Blog » How to Be a Top 50 Innovator

How to Be a Top 50 Innovator

FastCompany recently released its list of the world’s 50 most innovative companies.

Many of the names on the list come as no surprise, especially the top three (Apple, Facebook, and Google). But what caught my attention was the diversity of companies and industries represented.

Technology and Internet companies dominate the list (again, no surprise). But what did surprise me was the number of industries making the list that you might not expect to see, such as higher education, healthcare, and fast food chains. As this list indicates, with the right attitude and approach, innovation can happen in almost any sector of the business world.

Even UPS, with its conservative brown uniforms and laser like focus on efficiency of movement, made the list! How could a company whose business model consists of schlepping packages from one place to another be considered a leading innovator? It all depends on how you define innovation.

Too many companies see innovation as merely coming up with new products or services. Certainly, that’s part of it. But at its core, innovation is all about thinking differently than you have in the past. It’s about finding new ways to improve internal systems and processes. It’s about coming up with better, faster, and cheaper solutions to your customers’ most pressing problems.

As with any list of this nature, people can disagree about who belongs on it and why. But clearly, each of the companies on the FastCompany list made a significant break with the way things are always done in their industry. In doing so, they have positioned themselves as market leaders and redefined the value that people receive from their product or service.

Let’s look at why FastCompany recognized some of these companies as the best innovators, starting with the top three:

  • Apple: For redefining what cell phones can and can’t do, and how people will interact with their phones (through Siri technology). And for constantly introducing new products/technologies that force others to play catch-up.
  • Facebook: For continually finding new ways for people to share information with each other.
  • Google: For making the transition from a single product into a diversified web power.

To see how innovation can happen in many different ways, consider some of the names you might not expect to find on the list:

  • NFL: For the willingness of team owners to push the boundaries of the industry by establishing a venture fund that will allow them to invest in businesses that can “further incite fan passion.”
  • Southern New Hampshire University: For using technology to transform a traditional bricks-and-mortar university into what may soon become the country’s largest online not-for-profit education system.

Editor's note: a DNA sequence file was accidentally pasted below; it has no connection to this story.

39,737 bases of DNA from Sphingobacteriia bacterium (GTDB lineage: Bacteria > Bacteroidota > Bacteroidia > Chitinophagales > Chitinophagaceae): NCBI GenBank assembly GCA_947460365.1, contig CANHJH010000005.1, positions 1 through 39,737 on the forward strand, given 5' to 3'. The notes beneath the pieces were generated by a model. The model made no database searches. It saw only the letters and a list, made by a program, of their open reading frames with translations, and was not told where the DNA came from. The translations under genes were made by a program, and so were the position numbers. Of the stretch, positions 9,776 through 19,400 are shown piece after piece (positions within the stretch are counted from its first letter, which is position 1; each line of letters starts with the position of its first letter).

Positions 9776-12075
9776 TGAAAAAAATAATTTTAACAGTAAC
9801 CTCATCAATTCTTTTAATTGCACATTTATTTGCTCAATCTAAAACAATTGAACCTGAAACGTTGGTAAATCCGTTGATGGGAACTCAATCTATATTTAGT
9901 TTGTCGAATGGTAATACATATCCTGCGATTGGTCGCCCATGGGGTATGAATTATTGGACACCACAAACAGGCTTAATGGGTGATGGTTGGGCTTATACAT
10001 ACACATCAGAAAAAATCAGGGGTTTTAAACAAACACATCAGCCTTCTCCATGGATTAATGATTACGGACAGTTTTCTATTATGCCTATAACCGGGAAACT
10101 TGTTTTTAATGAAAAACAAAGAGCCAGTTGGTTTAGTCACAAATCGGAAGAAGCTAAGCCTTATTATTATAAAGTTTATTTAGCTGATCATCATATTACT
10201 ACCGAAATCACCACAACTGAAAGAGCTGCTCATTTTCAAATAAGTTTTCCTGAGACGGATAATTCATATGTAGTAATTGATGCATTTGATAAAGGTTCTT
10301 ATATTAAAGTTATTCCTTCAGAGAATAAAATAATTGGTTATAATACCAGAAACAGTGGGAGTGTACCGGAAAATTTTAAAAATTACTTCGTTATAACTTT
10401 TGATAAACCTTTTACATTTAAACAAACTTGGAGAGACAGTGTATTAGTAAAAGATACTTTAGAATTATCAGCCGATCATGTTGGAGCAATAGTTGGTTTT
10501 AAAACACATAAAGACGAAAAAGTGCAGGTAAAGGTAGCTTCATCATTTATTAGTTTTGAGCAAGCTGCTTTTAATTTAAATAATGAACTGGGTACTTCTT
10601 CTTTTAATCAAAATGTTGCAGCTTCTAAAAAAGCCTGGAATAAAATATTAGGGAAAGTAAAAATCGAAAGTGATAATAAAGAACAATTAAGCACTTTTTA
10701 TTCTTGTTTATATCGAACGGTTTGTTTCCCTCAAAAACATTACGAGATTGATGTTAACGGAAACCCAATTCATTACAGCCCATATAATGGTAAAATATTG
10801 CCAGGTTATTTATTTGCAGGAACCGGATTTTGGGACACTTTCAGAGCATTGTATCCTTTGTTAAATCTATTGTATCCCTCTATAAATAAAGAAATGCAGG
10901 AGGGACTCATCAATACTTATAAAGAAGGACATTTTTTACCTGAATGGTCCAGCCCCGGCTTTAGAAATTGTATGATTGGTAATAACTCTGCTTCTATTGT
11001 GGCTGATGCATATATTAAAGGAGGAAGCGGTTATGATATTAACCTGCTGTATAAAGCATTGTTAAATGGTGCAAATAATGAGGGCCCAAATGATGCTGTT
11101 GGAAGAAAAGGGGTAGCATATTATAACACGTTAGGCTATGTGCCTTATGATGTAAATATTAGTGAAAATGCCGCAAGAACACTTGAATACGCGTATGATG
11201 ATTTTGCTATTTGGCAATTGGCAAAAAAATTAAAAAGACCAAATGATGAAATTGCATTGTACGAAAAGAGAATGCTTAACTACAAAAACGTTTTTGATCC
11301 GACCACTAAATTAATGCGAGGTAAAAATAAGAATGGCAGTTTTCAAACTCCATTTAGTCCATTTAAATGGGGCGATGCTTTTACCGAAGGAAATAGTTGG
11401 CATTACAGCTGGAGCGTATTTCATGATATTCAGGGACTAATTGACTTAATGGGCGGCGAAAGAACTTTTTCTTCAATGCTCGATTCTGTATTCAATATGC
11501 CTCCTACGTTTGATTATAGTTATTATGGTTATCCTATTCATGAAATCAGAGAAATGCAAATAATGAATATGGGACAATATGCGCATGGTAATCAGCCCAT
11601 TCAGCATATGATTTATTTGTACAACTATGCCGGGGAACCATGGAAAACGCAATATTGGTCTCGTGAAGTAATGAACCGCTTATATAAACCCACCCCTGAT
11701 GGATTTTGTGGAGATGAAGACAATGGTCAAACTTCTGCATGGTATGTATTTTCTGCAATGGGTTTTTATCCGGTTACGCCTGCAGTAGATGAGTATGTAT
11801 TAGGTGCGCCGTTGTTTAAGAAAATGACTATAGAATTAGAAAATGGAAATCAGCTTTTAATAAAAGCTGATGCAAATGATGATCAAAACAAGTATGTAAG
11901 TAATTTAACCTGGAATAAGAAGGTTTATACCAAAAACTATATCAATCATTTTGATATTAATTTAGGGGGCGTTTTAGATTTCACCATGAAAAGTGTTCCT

• UPS: For solving it customers’ biggest annoyance (missed deliveries) with the launch of MyChoice, a free service that gives consumers a day’s notice regarding the impending arrival of their package.
  • Chipotle: For going against the industry norm by using fresh, sustainable foods (rather than processed ingredients), and for telling consumers the truth about what goes into their meals.
  • Narayana Hrudayalaya Hospital: For bringing low-cost, high-quality health care to more than a billion impoverished people in Southern India through a relentless focus on cutting costs and improving efficiencies.
  • James Corner Field Operations: For redefining the boundaries of landscape architecture to create “intimate green spaces out of industrial urban blight.”
  • LegalZoom: For disrupting the legal industry through low-cost online products and services, including new online consulting services.

Many companies on the list have vast resources to fuel their innovation efforts. But innovation doesn’t necessarily require deep pockets or huge R&D departments. What it does require is thinking differently.

From time to time, pause for a moment to ask questions like:

  • In our business/industry, what have we “always done this way?”
  • What have we gotten so comfortable with that we stopped looking for new and different ways to approach it?
  • Why do we always do it that way?
  • How can we do it faster, better, or cheaper?
  • What unsolved problems or unmet needs do our customers have?
  • Who in our industry is doing anything about those problems?
  • How could we solve them in a way nobody has ever done before?

Answer these questions in a meaningful way and you might just find your company on someone’s top innovator’s list.

Make your next business event a memorable one! Email us today!

Check Out Holly’s Books